Cannabinoid receptors are part of the endocannabinoid system, which is involved in a variety of physiological processes including appetite, pain-sensation, mood, and memory.
Cannabinoid receptors are typical of G protein-coupled receptors containing seven transmembrane spanning domains. Cannabinoid receptors are activated by three major groups of ligands: endocannabinoids, produced by the body; plant cannabinoids (such as Tetrahydrocannabinol or THC, produced by the cannabis plant); and synthetic cannabinoids (such as HU-210). There are currently two known subtypes of cannabinoid receptors, termed CB1 and CB2. The CB1 receptor is expressed mainly in the brain, but also in the lungs, liver, and kidneys. The CB2 receptor is expressed mainly in the immune system and in hematopoietic cells. Cannabinoids bind reversibly to cannabinoid receptors. Subtype selective cannabinoids have been developed which theoretically may have advantages for the treatment of certain diseases such as obesity or infectious diseases.
3D Print THC Cannabinoid Receptor Complex 5tgz
Cannabinoid Receptors CB2 and COVID-19
The protective role of estrogens, as well as an immune-suppressive activity that limits the effects of excessive inflammation and can be mediated by cannabinoid receptor type 2 (CB2). The role of this receptor in modulating inflammation and an immune response is well documented. The stimulation of CB2 receptors is known to limit the release of pro-inflammatory cytokines, shift the macrophage phenotype towards the anti-inflammatory M2 type, while also enhancing the immune-modulating properties of mesenchymal stromal cells. For these reasons, was hypothesize that CB2 receptor can be a therapeutic target in COVID-19 pandemic emergency.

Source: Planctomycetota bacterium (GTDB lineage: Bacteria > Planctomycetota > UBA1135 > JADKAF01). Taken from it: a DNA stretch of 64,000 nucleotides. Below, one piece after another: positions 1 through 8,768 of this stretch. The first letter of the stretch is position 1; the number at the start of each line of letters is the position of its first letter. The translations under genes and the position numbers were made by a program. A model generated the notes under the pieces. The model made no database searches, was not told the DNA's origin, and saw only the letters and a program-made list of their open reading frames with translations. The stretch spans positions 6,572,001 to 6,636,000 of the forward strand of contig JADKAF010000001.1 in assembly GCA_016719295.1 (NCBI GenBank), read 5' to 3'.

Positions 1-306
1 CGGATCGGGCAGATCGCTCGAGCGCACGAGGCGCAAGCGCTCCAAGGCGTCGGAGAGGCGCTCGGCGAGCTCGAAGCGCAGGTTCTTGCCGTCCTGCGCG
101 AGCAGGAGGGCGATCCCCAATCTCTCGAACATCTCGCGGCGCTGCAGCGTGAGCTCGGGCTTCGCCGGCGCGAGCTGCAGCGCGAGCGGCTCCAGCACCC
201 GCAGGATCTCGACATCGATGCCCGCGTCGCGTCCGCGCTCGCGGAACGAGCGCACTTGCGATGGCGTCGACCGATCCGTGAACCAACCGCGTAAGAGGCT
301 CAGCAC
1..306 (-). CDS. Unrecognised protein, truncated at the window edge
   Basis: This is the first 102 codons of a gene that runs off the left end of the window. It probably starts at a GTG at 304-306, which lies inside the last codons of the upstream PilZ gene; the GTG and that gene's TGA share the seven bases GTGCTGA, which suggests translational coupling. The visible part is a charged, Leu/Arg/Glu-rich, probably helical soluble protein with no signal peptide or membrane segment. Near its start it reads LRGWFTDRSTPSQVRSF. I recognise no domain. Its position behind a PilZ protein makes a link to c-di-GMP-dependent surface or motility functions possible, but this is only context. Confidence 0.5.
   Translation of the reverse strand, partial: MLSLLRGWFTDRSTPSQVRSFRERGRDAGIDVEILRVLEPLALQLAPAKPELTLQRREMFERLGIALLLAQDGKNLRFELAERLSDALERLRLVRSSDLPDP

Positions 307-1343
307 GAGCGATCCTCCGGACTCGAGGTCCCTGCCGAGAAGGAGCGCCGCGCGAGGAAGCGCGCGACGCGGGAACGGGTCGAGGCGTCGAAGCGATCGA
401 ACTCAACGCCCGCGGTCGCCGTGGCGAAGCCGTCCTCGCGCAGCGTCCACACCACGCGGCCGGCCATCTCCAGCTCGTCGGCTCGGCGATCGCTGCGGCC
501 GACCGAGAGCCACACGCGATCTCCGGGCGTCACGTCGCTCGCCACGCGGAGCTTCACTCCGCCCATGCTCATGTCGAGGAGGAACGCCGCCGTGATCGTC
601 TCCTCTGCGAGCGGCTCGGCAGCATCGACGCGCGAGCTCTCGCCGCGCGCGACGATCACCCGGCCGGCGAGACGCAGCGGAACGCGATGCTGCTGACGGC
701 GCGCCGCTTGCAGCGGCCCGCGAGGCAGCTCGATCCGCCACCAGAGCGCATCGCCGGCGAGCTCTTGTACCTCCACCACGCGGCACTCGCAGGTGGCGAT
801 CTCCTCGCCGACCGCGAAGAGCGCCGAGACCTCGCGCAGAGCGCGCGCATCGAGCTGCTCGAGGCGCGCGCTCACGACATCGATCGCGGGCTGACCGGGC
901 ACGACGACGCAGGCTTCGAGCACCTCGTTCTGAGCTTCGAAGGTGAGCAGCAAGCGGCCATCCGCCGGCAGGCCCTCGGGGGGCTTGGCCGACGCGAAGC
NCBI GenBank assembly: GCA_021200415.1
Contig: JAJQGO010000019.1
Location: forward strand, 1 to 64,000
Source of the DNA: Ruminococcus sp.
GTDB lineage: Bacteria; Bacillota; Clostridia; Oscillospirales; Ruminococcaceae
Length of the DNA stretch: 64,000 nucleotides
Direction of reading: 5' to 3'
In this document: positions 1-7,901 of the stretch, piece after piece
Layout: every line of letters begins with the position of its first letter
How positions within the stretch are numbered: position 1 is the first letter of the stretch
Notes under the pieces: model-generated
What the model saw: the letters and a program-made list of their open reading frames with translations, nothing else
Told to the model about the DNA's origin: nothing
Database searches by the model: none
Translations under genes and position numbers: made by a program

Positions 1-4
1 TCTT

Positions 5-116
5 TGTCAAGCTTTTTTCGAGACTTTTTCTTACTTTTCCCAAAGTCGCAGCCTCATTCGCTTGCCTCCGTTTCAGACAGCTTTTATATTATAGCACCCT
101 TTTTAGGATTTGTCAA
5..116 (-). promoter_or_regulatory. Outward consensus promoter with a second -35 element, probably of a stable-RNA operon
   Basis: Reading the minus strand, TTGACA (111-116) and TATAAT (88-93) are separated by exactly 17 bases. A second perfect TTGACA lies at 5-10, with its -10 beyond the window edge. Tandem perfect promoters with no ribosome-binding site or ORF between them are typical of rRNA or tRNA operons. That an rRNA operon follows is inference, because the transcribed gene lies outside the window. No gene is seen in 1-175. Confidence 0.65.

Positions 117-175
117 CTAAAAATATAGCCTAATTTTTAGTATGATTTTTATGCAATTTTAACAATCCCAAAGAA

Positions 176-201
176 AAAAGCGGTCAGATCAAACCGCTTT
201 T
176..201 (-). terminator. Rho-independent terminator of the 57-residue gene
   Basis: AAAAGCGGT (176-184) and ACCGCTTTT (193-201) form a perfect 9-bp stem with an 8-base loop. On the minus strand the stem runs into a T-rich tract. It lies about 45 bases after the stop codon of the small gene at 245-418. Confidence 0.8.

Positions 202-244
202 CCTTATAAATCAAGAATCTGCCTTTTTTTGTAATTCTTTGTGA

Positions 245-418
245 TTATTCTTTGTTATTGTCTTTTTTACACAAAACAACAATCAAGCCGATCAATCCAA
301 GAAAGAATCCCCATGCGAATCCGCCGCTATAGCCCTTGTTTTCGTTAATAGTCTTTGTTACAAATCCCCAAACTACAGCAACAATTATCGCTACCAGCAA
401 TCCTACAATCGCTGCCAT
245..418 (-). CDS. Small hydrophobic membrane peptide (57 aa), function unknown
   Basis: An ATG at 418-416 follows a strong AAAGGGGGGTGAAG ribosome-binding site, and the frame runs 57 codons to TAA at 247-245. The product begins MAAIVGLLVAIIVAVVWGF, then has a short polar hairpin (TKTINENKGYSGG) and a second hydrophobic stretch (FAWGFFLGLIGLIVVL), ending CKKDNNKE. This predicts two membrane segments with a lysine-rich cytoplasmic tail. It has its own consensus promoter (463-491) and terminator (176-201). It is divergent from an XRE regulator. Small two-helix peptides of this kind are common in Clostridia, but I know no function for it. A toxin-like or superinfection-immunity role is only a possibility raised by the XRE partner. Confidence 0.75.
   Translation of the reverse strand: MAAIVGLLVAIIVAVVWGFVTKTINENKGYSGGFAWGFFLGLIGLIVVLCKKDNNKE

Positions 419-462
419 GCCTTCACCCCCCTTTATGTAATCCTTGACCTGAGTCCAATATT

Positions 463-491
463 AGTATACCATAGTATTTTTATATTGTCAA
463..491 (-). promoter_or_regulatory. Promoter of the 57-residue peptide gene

A novel ∆9-tetrahydrocannabinol (∆9-THCP) binds with high affinity to both human CB1 and CB2 receptors. In particular, the affinity shown for CB1 is thirty-fold higher compared to the one reported for Δ9-THC in the literature, and it was 5 to 10 times more active on the CB2 receptor. More studies are necessary to develop a commercially available CB2 selective agonist, and clinical studies with the available phytocannabinoids should be encouraged.